When Chevy Chase left the original Saturday Night Live cast, he was replaced by the prickly, unpredictable Bill Murray. Murray has since gone beyond being just a comic actor, and has become something of an urban legend, a figure of American folklore, randomly appearing at unsuspecting folks’ parties and weddings, or popping up on a PGA golf course, playing like a gifted amateur in clothes he clearly slept in for three days — then disappearing back into the ether. It’s common knowledge that he has no agent or manager, and if you want to pitch him a movie idea, you have to know a special phone number and leave a message. The phone number is one of the most closely guarded Hollywood secrets since the days of Rock Hudson.
When Murray decided he wanted to put together a Christmas special in 2015, everyone agreed this was a logical move, since he was becoming something of a national mascot. Unlike Colbert’s “special,” A Very Murray Christmas is not so much an outright parody of those old-fashioned Christmas specials, but an updated version of the real thing, adding a veneer of melancholy and a dash of New York hipsterism (although Murray is from Chicago, and currently lives in South Carolina). It is directed with indie-flick earnestness by Sofia Coppola (Lost In Translation), and tells the story of Murray’s attempts to broadcast a live Christmas Eve special from the posh Carlyle Hotel in Manhattan, but a blizzard has shut down the city. After a round of boozy singalongs in the Carlyle bar with the hotel staff and stray guests trapped by the storm, Murray passes out and gets the Christmas special of his dreams, featuring a dazzling Christmas set, a full orchestra, and Celebrity Guests™ George Clooney and Miley Cyrus.
A Christmas Story
Like It’s A Wonderful Life, A Christmas Story bombed in theaters upon its 1983 release, and didn’t become a holiday tradition until it began appearing on TV a few years later. For those of you living under a rock for the past thirty Decembers, A Christmas Story is a period comedy set in a frigid Indiana December circa 1940, detailing the lengths nine-year-old Ralphie Parker has to go to in order to convince his parents that he needs an “official Red Ryder 200-shot range model air rifle” for Christmas.
Based on the writings of humorist Jean Shepherd, which were in turn based on the autobiographical ramblings of his late night radio show, A Christmas Story is episodic rather than plot-driven, each incident following another like a string of Christmas lights, and roughly corresponding to a chapter in Shepherd’s book of essays In God We Trust, All Others Pay Cash. There are also numerous day-dreaming fantasy sequences of just the sort a nine-year-old would concoct, where he is either the family-saving Hero, or the cruelly put-upon Martyr, mistreated by cold, unfeeling parents and sadistic teachers.
Peter Billingsley as a child actor is everything Macaulay Culkin in Home Alone isn’t — natural, sympathetic, expressive. And Darren McGavin as his father (only ever referred to as “The Old Man”) is revelatory — people look at me oddly when I say it’s one of the greatest film performances of the 80s, but seriously, watch him. Every emotion is shown not only on his face, but with his body, limbs, and posture. It is one of the most committed acting jobs I’ve ever seen.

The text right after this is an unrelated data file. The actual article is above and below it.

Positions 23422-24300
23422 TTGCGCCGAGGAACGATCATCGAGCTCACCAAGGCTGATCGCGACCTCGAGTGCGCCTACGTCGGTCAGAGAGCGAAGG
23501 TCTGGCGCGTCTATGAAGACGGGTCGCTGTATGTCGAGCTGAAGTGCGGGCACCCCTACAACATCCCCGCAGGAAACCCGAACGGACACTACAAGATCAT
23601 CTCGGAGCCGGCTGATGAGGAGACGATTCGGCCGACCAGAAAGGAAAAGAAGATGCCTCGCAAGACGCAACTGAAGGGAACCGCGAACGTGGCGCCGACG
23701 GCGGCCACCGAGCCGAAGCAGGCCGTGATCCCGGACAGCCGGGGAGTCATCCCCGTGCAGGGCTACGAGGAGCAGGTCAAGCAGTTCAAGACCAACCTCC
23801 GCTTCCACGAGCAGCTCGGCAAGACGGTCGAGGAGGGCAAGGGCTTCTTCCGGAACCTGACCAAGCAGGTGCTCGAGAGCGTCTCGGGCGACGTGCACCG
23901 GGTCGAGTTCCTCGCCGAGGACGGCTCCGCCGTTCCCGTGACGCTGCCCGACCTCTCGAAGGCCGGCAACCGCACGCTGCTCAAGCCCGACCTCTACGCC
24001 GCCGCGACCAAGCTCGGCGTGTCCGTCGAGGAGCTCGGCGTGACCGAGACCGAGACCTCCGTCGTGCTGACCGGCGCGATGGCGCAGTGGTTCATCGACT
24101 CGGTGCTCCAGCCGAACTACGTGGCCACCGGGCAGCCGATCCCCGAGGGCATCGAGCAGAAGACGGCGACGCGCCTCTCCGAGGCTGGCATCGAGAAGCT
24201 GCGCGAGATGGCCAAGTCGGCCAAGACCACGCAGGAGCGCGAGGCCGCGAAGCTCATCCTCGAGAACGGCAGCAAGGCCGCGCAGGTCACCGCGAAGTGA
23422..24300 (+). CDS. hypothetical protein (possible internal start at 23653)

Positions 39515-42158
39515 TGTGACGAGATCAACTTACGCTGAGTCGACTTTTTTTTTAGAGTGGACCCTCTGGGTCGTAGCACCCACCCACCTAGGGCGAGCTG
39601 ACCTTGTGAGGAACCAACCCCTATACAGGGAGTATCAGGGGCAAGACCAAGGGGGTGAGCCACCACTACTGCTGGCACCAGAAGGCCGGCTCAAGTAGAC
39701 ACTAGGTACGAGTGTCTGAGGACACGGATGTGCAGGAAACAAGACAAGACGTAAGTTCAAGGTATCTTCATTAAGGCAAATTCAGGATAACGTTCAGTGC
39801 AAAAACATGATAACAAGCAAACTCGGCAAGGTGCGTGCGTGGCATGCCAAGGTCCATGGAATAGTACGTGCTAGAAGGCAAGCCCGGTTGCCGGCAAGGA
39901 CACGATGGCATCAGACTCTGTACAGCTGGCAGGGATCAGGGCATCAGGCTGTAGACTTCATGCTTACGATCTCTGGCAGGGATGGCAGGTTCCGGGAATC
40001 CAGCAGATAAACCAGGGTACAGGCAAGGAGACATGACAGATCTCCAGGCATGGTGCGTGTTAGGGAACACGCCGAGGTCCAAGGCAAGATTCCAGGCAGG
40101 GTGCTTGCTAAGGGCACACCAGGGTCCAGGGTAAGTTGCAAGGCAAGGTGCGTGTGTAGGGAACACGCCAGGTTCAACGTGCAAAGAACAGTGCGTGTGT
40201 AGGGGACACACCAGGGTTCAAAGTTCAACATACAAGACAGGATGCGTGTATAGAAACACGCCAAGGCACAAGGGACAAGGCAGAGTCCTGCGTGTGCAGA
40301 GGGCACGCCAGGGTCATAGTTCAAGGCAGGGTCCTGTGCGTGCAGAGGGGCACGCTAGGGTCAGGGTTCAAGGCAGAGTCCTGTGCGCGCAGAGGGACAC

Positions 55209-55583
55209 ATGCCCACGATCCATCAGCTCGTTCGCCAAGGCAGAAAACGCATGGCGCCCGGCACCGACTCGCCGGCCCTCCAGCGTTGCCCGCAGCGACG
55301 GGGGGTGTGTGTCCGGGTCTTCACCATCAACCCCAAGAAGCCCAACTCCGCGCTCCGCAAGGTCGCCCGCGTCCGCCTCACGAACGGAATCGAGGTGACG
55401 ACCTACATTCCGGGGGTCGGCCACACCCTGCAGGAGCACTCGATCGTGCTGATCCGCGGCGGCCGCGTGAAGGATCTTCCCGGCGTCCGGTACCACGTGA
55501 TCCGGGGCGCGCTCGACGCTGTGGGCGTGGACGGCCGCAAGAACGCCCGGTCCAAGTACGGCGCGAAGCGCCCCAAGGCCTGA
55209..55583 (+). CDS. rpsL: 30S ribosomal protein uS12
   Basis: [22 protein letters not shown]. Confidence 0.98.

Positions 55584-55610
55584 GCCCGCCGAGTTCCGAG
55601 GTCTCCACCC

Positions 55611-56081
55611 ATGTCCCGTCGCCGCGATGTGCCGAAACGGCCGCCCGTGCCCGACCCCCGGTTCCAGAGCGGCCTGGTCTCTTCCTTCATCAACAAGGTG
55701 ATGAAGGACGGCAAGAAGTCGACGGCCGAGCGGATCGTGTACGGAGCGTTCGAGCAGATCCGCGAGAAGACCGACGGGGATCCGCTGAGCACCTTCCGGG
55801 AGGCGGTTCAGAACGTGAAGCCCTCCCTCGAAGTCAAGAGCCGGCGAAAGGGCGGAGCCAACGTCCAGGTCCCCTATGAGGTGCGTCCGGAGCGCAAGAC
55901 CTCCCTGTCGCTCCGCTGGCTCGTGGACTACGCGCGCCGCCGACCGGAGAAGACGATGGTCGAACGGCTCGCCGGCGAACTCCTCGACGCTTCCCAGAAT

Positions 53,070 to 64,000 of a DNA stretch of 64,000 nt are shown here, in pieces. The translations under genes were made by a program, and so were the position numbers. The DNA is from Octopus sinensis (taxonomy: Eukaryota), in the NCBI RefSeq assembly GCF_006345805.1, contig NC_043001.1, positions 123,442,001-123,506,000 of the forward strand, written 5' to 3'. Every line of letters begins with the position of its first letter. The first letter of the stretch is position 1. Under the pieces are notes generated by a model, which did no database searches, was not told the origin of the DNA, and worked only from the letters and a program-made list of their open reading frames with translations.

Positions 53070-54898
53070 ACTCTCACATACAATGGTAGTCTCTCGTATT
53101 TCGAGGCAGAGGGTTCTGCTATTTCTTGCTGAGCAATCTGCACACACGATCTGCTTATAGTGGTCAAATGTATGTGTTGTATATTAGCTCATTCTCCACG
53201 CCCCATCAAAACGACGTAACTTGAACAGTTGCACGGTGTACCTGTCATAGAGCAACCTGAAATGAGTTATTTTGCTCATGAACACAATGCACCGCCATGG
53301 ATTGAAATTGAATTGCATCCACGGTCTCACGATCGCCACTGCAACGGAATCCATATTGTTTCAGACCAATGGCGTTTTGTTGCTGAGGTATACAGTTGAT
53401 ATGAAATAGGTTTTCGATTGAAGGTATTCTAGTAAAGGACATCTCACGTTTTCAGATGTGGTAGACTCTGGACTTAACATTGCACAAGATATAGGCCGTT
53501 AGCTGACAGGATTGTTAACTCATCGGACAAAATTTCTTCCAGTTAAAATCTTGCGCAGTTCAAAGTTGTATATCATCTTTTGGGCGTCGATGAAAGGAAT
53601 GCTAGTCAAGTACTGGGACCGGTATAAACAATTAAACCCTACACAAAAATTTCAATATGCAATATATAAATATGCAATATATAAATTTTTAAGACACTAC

And the period detail is pretty painstaking. Billingsley, now a successful film producer and a peer of Vince Vaughn and Jon Favreau, is fond of telling the story of a flight attendant telling him he looked just like the little boy from A Christmas Story, but “you can’t be him, because that movie was made so long ago he must be seventy years old by now.” That says a lot about the verisimilitude of the Depression-era look of the film…or about the relative intelligence of flight attendants.
How The Grinch Stole Christmas
The 1957 storybook was fine as it was, but the 1966 animated special was sublime. By harnessing the talents of director Chuck Jones and voice actor Boris Karloff to the immortal words of Seuss, a classic was born. Remember during our Bob Newhart discussion I talked about reaction and timing? Chuck Jones can make two-dimensional animated cartoon characters do that.
KHBE will definitely not be showing the loud, garish, overbaked mess of a live-action version starring Jim Carrey, which is the cinematic equivalent of a migraine.
A Charlie Brown Christmas
Charles Schulz always hated the name Peanuts for his comic strip. It was foisted upon him by some idiot suit at United Features Syndicate when the strip started back in 1950, and he felt he couldn’t say no at that early stage. Schulz believed (correctly) it was deeply stupid name, and you’ll notice it’s hardly ever used for anything beyond the title on the comics page, including this Christmas special. Cute as the recent CGI movie was, calling it The Peanuts Movie would have Schulz spinning in his grave. Schulz also believed (correctly) that his strip had pathos, gravity, and dignity — none of that is reflected in the name “Peanuts.” The theme of the strip was little kids — representing all of us, regardless of age, because we’re all small in a cosmic sense — grappling with heavy philosophical questions, and concepts such as repeated failure, rejection, and fortitude in the face of such things. Also, there was occasionally a beagle in goggles pretending to be a World War I flying ace.